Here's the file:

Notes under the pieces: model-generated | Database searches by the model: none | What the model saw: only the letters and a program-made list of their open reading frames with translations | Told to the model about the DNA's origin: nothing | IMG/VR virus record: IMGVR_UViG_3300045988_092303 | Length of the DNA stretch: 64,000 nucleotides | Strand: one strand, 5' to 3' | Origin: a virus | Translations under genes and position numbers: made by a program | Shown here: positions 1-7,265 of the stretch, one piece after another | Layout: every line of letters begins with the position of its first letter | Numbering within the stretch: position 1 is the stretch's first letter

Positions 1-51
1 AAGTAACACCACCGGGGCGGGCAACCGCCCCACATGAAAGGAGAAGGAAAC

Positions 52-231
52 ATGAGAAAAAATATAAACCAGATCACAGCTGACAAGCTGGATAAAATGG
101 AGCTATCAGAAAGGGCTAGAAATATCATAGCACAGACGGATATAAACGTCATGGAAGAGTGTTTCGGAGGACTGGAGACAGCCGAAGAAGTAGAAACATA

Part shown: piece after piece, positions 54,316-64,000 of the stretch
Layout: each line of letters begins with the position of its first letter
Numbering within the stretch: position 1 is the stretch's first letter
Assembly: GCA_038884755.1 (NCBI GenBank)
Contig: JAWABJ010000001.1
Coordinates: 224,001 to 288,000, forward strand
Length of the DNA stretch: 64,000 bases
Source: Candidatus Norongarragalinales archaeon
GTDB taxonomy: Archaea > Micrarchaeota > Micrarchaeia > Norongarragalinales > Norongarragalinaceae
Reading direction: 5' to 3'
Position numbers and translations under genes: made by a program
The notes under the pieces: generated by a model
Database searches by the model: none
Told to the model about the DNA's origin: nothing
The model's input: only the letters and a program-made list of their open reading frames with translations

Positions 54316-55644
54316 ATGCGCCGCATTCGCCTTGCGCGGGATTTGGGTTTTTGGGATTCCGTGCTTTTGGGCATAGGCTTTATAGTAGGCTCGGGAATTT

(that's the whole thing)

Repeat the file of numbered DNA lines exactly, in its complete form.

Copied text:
Notes under the pieces: model-generated | Database searches by the model: none | What the model saw: only the letters and a program-made list of their open reading frames with translations | Told to the model about the DNA's origin: nothing | IMG/VR virus record: IMGVR_UViG_3300045988_092303 | Length of the DNA stretch: 64,000 nucleotides | Strand: one strand, 5' to 3' | Origin: a virus | Translations under genes and position numbers: made by a program | Shown here: positions 1-7,265 of the stretch, one piece after another | Layout: every line of letters begins with the position of its first letter | Numbering within the stretch: position 1 is the stretch's first letter

Positions 1-51
1 AAGTAACACCACCGGGGCGGGCAACCGCCCCACATGAAAGGAGAAGGAAAC

Positions 52-231
52 ATGAGAAAAAATATAAACCAGATCACAGCTGACAAGCTGGATAAAATGG
101 AGCTATCAGAAAGGGCTAGAAATATCATAGCACAGACGGATATAAACGTCATGGAAGAGTGTTTCGGAGGACTGGAGACAGCCGAAGAAGTAGAAACATA

Part shown: piece after piece, positions 54,316-64,000 of the stretch
Layout: each line of letters begins with the position of its first letter
Numbering within the stretch: position 1 is the stretch's first letter
Assembly: GCA_038884755.1 (NCBI GenBank)
Contig: JAWABJ010000001.1
Coordinates: 224,001 to 288,000, forward strand
Length of the DNA stretch: 64,000 bases
Source: Candidatus Norongarragalinales archaeon
GTDB taxonomy: Archaea > Micrarchaeota > Micrarchaeia > Norongarragalinales > Norongarragalinaceae
Reading direction: 5' to 3'
Position numbers and translations under genes: made by a program
The notes under the pieces: generated by a model
Database searches by the model: none
Told to the model about the DNA's origin: nothing
The model's input: only the letters and a program-made list of their open reading frames with translations

Positions 54316-55644
54316 ATGCGCCGCATTCGCCTTGCGCGGGATTTGGGTTTTTGGGATTCCGTGCTTTTGGGCATAGGCTTTATAGTAGGCTCGGGAATTT